European debt crisis can be traced from the Great Recession caused by the US subprime mortgage crisis in 2007 and Lehman Brothers’ filing for bankruptcy protection in 2008. The US and European close interrelationship can be seen via the pass of Dodd-Frank Wall Street Reform and Consumer Protection Act by the US Federal Reserve System (FED) to secretly relieve European financial business. The sovereign debt crisis and financial crisis of PIIGS countries, such as Portugal, Ireland, Italy, Greece, and Spain, were engendered by the structural deficiency of the single currency and long-termed high social welfare in the Eurozone. All of these led to the 12.1% of the unemployment rate and -0.4% of GDP in the Eurozone in April 2013, affecting the economic growth of the Eurozone and contributing to the global recession.
National economic and financial debt problems often require political intervention to find solutions, while an international system is multipolar and mutually influential, creating a realistic structural linkage of international politics and economics. The occurrence of European debt crisis appears to be a problem of the Eurozone, but because of its single currency, a half-century effort integrating Europe and because of the assistance from its countries, Euro would not crash. In addition, as the US dollar is the center of global economic structure and many currency systems and logistics are priced byit, if the Eurozone crisis cannot be resolved, the crisis will severely influence the US and Chinese economic systems. Therefore, the Eurozone crisis needs helps from the US and China, and yet Europe’s self-effort is still the key. Europe needs further integrations of political and financial leagues and should even yield part of its sovereignty to establish consensus and systems to solve its problems sooner.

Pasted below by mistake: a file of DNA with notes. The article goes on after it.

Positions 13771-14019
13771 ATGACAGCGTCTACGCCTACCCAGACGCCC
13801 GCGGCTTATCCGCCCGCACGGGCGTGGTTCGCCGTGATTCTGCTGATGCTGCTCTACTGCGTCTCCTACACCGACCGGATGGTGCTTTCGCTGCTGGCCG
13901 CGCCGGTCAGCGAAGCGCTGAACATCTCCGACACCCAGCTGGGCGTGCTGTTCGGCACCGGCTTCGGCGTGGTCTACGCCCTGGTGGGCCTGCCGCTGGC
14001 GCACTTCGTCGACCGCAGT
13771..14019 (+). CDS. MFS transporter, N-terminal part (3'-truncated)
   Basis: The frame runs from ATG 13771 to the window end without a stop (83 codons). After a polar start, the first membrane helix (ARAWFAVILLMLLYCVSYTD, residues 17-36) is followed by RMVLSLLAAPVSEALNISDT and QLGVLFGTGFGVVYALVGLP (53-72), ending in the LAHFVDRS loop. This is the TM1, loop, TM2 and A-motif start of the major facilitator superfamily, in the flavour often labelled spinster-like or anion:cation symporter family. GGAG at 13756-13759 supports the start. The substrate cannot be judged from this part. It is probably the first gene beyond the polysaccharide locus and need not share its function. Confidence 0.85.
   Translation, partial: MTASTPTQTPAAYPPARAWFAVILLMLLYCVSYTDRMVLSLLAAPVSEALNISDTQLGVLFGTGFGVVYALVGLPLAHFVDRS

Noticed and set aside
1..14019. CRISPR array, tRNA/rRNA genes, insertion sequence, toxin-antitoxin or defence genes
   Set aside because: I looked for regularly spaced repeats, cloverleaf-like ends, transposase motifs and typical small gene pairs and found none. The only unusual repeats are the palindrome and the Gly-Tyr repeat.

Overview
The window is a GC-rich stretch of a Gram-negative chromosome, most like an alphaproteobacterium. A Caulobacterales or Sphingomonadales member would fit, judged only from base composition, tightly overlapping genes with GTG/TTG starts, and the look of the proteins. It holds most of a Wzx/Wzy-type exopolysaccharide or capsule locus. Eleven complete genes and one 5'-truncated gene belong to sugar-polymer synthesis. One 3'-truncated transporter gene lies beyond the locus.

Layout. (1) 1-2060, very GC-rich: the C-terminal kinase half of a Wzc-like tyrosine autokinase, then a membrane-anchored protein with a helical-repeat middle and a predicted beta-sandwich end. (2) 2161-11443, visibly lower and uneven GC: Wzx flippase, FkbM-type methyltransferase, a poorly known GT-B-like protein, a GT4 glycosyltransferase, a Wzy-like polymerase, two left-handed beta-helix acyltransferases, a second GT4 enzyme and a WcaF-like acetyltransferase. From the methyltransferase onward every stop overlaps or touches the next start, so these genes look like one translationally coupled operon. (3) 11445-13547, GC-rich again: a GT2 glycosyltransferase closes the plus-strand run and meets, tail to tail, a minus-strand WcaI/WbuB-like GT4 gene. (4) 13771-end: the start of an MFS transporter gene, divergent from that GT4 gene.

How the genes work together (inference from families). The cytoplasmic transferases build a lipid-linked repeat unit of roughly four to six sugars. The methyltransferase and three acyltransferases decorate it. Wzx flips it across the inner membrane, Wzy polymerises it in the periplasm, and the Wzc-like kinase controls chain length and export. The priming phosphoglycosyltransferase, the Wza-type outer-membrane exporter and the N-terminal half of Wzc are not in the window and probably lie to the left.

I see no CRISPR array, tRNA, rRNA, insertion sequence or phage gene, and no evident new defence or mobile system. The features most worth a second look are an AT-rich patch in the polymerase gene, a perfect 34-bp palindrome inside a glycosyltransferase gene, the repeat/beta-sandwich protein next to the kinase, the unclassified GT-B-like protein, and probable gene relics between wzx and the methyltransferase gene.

A crisis is a turning point. Although the Eurozone crisis does not have much progress and still awaits changes so far, the worst has gone. At the moment, the US national debts have reached sixteen trillion US dollars, which pressure has enfeebled the US; Europe needs further integration to reinforce its international status; China is the greatest debtor of the US, who always calls for the revaluation and internationalization of Renminbi (RMB) to alleviate the stress. Hence, as the Eurodebt crisis causes the restructuring of global economics, the future international currency system will likely switch from the US-dollar-centered structure to the triumvirate of the US dollars, Euro, and RMB, or other forms, all of which are worth further studies.